What you need to know
- Twitter is rolling ALT text badging to everyone, globally.
- ALT text makes it easier for screen readers to understand what an image shows.
Twitter has made changes to make itself more accessible to those who are blind or have problems with their vision. The change means that images will now have an ALT badge when they have descriptive text attached, making it easier to discern which of them have been made more accessible. ALT text is important for screen readers, for example, so they can read the description of the image when people might not be able to see it.
While Twitter has been testing the change with a small percentage of users of late, the social network says that it is now being rolled out to everyone globally, giving more people than ever a better understanding of which images have ALT text. Twitter has also added exposed image descriptions, too.
As promised, the ALT badge and exposed image descriptions go global today.
Over the past month, we fixed bugs and gathered feedback from the limited release group. We're ready. You're ready. Let's describe our images! Here's how: https://t.co/bkJmhRpZPg https://t.co/ep1ireBJGtAs promised, the ALT badge and exposed image descriptions go global today.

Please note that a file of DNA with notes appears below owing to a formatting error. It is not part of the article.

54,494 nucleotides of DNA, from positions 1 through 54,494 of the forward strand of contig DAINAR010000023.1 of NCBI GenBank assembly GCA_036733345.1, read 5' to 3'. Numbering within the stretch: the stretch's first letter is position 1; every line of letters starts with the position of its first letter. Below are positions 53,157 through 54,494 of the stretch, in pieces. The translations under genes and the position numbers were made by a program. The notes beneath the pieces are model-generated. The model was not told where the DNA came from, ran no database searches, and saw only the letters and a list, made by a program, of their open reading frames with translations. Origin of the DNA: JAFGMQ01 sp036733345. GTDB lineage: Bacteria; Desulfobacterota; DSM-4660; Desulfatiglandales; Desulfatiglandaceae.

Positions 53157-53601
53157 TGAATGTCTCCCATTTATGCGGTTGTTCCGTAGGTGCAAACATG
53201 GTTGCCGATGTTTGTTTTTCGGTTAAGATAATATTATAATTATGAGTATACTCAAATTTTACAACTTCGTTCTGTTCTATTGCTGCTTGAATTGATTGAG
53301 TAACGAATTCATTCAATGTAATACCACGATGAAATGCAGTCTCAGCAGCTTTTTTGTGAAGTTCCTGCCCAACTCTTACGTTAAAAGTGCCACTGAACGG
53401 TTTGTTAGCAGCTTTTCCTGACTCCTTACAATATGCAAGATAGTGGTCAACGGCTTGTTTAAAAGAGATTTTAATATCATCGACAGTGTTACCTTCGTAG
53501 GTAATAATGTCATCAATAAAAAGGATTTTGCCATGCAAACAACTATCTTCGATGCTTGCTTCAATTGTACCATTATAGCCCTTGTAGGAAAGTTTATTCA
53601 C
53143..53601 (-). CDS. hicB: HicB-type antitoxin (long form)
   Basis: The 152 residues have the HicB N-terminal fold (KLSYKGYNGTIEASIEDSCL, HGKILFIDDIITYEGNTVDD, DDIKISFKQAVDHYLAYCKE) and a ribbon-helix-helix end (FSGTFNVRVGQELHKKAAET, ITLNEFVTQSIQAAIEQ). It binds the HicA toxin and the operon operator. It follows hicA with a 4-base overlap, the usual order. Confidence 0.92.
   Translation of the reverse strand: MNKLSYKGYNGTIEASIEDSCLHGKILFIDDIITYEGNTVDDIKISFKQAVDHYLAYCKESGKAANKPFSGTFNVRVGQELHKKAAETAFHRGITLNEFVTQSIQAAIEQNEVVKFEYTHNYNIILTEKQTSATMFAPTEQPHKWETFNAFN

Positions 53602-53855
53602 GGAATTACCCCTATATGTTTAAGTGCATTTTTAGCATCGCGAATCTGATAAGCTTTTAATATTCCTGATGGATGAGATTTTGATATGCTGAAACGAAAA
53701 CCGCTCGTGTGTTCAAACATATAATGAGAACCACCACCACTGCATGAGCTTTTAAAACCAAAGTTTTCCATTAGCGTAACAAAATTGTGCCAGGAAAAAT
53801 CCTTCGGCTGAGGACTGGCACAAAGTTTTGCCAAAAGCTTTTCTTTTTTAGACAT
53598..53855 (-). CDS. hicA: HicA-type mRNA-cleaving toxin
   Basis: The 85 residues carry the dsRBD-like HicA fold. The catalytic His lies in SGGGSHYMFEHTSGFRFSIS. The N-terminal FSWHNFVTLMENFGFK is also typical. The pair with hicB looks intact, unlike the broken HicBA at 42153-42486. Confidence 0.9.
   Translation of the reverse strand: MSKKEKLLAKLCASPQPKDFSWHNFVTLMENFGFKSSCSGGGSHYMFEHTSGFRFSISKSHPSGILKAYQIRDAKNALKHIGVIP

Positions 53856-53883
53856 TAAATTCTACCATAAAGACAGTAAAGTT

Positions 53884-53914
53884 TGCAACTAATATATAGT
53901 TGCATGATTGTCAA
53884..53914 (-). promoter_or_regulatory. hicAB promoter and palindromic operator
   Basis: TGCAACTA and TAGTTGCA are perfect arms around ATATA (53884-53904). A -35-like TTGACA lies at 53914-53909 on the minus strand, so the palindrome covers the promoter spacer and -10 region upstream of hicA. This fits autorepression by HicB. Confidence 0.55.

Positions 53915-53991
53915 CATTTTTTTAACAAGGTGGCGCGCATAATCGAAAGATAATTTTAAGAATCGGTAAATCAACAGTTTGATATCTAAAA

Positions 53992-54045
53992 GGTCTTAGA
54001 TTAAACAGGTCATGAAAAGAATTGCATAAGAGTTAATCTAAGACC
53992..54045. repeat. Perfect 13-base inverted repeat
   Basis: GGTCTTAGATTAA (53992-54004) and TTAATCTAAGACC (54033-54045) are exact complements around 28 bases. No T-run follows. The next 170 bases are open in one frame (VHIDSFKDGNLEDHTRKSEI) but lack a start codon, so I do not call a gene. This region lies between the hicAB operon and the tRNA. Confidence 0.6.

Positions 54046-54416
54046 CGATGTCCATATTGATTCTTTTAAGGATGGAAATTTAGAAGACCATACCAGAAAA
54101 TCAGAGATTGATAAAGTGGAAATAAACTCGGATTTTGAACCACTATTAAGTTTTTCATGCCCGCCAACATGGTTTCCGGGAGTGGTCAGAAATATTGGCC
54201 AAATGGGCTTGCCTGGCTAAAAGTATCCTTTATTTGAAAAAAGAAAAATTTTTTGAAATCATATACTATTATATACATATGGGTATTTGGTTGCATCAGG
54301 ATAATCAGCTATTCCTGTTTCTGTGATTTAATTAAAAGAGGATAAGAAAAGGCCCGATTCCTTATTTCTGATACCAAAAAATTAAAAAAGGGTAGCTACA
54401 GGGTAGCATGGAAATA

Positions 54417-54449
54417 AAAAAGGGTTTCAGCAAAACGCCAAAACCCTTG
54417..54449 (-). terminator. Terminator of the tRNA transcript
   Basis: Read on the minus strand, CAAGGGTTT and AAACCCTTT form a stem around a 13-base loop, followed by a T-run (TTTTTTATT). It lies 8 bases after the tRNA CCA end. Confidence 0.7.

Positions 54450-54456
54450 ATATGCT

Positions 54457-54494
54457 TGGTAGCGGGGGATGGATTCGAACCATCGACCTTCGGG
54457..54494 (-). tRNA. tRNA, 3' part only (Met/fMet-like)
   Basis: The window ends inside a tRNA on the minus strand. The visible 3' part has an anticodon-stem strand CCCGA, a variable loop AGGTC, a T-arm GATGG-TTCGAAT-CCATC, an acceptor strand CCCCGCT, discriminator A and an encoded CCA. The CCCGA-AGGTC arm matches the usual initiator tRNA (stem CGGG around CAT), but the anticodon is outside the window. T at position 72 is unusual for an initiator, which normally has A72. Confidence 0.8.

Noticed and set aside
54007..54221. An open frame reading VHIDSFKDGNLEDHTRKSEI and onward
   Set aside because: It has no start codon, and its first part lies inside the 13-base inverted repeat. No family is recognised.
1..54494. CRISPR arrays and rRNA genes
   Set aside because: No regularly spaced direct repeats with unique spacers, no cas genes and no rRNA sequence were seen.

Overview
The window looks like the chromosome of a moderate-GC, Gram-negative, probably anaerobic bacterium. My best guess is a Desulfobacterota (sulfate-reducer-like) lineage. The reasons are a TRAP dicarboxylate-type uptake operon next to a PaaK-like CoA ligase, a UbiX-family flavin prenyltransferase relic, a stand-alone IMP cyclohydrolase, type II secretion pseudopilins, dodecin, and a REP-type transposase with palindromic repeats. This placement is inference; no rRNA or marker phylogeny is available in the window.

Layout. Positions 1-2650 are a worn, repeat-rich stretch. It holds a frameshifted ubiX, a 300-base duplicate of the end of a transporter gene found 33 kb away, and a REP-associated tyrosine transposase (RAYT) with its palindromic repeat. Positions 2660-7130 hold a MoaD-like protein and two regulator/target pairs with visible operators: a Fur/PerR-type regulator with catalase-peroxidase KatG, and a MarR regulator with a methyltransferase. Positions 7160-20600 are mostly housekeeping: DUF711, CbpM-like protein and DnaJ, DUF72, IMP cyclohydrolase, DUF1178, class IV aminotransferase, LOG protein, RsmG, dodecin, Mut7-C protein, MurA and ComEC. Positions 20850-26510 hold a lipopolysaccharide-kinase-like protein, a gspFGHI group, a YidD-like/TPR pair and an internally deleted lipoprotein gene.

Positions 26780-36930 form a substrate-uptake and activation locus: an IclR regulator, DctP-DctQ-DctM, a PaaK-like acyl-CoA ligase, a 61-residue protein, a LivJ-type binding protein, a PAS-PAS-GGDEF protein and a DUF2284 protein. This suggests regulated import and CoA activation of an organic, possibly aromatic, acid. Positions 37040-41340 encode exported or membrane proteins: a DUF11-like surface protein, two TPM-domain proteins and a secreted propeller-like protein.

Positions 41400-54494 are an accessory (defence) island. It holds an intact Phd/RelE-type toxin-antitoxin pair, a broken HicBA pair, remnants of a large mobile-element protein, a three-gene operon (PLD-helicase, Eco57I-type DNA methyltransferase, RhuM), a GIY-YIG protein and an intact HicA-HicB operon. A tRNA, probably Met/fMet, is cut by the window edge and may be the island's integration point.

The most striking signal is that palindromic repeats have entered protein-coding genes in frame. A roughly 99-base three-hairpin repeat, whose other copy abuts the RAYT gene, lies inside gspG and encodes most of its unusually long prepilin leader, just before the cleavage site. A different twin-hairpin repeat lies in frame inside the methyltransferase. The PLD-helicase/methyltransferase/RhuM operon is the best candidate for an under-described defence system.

Over the past month, we fixed bugs and gathered feedback from the limited release group. We're ready. You're ready. Let's describe our images! Here's how: https://t.co/bkJmhRpZPg https://t.co/ep1ireBJGt— Twitter Accessibility (@TwitterA11y) April 7, 2022April 7, 2022
Twitter has also shared a new Help Center article that gives people more information on how to add ALT text to their images when using its service and apps.
The improvement is very much a welcome one and while even Twitter would likely admit that it isn't as accessible as it would like to be, this change is undoubtedly a move in the right direction.
Oliver Haslam has written about Apple and the wider technology business for more than a decade with bylines on How-To Geek, PC Mag, iDownloadBlog, and many more. He has also been published in print for Macworld, including cover stories. At iMore, Oliver is involved in daily news coverage and, not being short of opinions, has been known to 'explain' those thoughts in more detail, too.
Having grown up using PCs and spending far too much money on graphics card and flashy RAM, Oliver switched to the Mac with a G5 iMac and hasn't looked back. Since then he's seen the growth of the smartphone world, backed by iPhone, and new product categories come and go. Current expertise includes iOS, macOS, streaming services, and pretty much anything that has a battery or plugs into a wall. Oliver also covers mobile gaming for iMore, with Apple Arcade a particular focus. He's been gaming since the Atari 2600 days and still struggles to comprehend the fact he can play console quality titles on his pocket computer.
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